Fort Drum and Northern New York community leaders unified in fight against COVID-19

WATERTOWN, NY –  Fort Drum and 10th Mountain Division (LI) officials met with tri-county leaders March 25 to discuss ongoing efforts to combat the spread of Coronavirus (COVID-19) while keeping an open dialogue to support one another through the pandemic.

The small group forum was held at the Jefferson County Historic Courthouse, with others contributing via teleconferencing. In all, nearly 20 community leaders participated.

Col. Jeffery Lucas, Fort Drum garrison commander, said that even as people are socially distancing themselves from one another, a positive “reverse effect” happens when communities work together to share strategies, provide support and dispel rumors that misinform a concerned nation.

“Fort Drum is part of this community, and we don’t see ourselves as separate or distinct. We are part of this community’s fight to flatten the curve of this pandemic,” Lucas said. “From every level of leadership, at every echelon, we are absolutely committed to flattening the curve. We will maintain this open dialogue to make sure we are communicating with our partners on a cohesive prevention and mitigation strategy as we address this crisis.”

Scott Gray, chairman of the Jefferson County Board of Legislators, said that a special thanks has to go out to the health care professionals who serve on the front lines of this pandemic.

“It is in front of them every day, putting not only themselves at risk but their families, at a certain extent, at risk,” he said. “I’m certain that our health care facilities are taking every precaution to protect them, and they are doing an outstanding job.”

Representatives from area hospitals provided updates on staffing levels, inventory of beds and ventilators and COVID-19 screening and testing measures.

Ginger Hall, Jefferson County public health director, said that part of their strategy includes public education and a Live Facebook Q&A.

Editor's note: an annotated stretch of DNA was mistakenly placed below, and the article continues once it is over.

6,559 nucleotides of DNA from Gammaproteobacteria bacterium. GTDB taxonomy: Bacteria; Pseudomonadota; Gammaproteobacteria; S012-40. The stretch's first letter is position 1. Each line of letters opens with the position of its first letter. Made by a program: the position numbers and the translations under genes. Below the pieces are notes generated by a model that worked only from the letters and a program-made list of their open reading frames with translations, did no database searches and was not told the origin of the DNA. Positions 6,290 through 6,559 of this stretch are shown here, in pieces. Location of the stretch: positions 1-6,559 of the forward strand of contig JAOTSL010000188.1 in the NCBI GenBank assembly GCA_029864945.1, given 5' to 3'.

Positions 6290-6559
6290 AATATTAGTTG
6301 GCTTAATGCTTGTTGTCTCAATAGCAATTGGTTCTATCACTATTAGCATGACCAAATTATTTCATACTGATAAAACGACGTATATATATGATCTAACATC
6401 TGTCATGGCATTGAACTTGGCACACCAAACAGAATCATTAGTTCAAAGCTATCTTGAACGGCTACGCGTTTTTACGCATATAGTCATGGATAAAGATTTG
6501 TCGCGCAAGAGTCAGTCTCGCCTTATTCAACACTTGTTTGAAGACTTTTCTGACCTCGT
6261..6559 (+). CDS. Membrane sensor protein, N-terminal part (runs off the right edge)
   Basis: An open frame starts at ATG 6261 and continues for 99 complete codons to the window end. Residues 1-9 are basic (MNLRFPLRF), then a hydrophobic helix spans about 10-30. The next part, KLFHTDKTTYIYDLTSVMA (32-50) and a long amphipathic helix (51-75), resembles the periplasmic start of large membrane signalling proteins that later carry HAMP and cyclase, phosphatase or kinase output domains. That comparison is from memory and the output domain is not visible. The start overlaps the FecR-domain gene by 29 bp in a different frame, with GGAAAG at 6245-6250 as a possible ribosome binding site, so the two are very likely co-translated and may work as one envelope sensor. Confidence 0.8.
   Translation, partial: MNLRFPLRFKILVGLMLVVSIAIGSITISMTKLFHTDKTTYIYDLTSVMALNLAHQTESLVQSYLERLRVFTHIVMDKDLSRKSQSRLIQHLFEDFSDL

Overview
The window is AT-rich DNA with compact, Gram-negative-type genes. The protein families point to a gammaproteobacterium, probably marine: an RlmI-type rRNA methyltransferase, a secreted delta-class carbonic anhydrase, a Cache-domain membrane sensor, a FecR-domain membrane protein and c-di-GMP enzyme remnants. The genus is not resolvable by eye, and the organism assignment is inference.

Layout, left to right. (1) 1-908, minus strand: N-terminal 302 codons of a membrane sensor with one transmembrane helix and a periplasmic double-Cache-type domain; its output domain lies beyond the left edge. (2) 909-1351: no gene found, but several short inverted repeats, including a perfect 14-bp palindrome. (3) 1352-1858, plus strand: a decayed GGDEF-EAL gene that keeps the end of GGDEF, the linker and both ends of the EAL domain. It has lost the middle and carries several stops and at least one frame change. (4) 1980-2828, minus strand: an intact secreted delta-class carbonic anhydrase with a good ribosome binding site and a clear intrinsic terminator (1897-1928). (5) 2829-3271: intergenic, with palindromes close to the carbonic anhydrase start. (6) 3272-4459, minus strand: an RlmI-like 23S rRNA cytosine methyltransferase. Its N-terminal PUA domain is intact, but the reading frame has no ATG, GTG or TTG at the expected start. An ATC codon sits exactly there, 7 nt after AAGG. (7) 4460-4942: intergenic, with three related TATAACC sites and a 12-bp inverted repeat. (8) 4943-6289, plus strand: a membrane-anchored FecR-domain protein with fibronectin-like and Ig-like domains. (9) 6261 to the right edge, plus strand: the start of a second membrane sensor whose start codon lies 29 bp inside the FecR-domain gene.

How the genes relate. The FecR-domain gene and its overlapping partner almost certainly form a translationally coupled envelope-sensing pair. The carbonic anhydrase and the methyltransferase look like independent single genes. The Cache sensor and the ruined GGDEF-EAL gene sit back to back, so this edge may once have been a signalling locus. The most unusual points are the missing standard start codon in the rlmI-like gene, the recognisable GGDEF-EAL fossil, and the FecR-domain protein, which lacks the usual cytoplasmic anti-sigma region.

“We are trying to decrease the fear and increase the knowledge,” she said.

Tom Carman, Samaritan Medical Center chief executive officer and president said that, in accordance with the Centers for Disease Control and Prevention, four mandates are guiding their actions: patient care, reduce the spread of the virus, protect the medical staff and maintain hospital operations.

He said that a resource phone line, operated by registered nurses, has helped to build public trust, educate people on the virus and provide assistance.

Brig. Gen. Michelle A. Schmidt, 10th Mountain Division (LI) deputy commanding general-support, said that strategies implemented by off-post agencies mirror what is being done at Fort Drum.

She said that daily social media updates, video messages, town halls and information posted on the Fort Drum website are ways they are communicating facts and correcting rumors.

She said that this is critical when situations change sometimes hour by hour, and keeping the community informed impacts people’s morale and well-being.

Most recently, Maj. Gen. Brian J. Mennes, 10th Mountain Division (LI) and Fort Drum commander, directed a series of changes to Soldiers’ duty requirements to enforce social distancing. Shift work, telework, liberal leave policy and safety leave are all being used to keep non-mission-essential personnel at home.

Col. Robert Heath, MEDDAC commander and director of health services for Fort Drum, said that medical personnel on post are continuing to improve and streamline processes daily to make it easier and more efficient for beneficiaries. He said that isolation and quarantine measures are similar to off-post medical facilities. He discussed the drive-up pharmacy and single point of entry screenings at the clinics.

“We are also reducing routine appointments, reducing face-to-face appointments, and increasing virtual appointments,” he said.

Lucas said that he is appreciative of the partnership Fort Drum has with area health providers, but in this time of crisis he also wanted to acknowledge the community educators.

“We have no schools on our installation, and because your schools are our schools and our schools are yours, we are in this together,” he said.

“Those educators who are figuring out how, in different forms, to teach and keep school-age children engaged and focused – giving them a sense of normalcy. I want to thank them for their efforts.”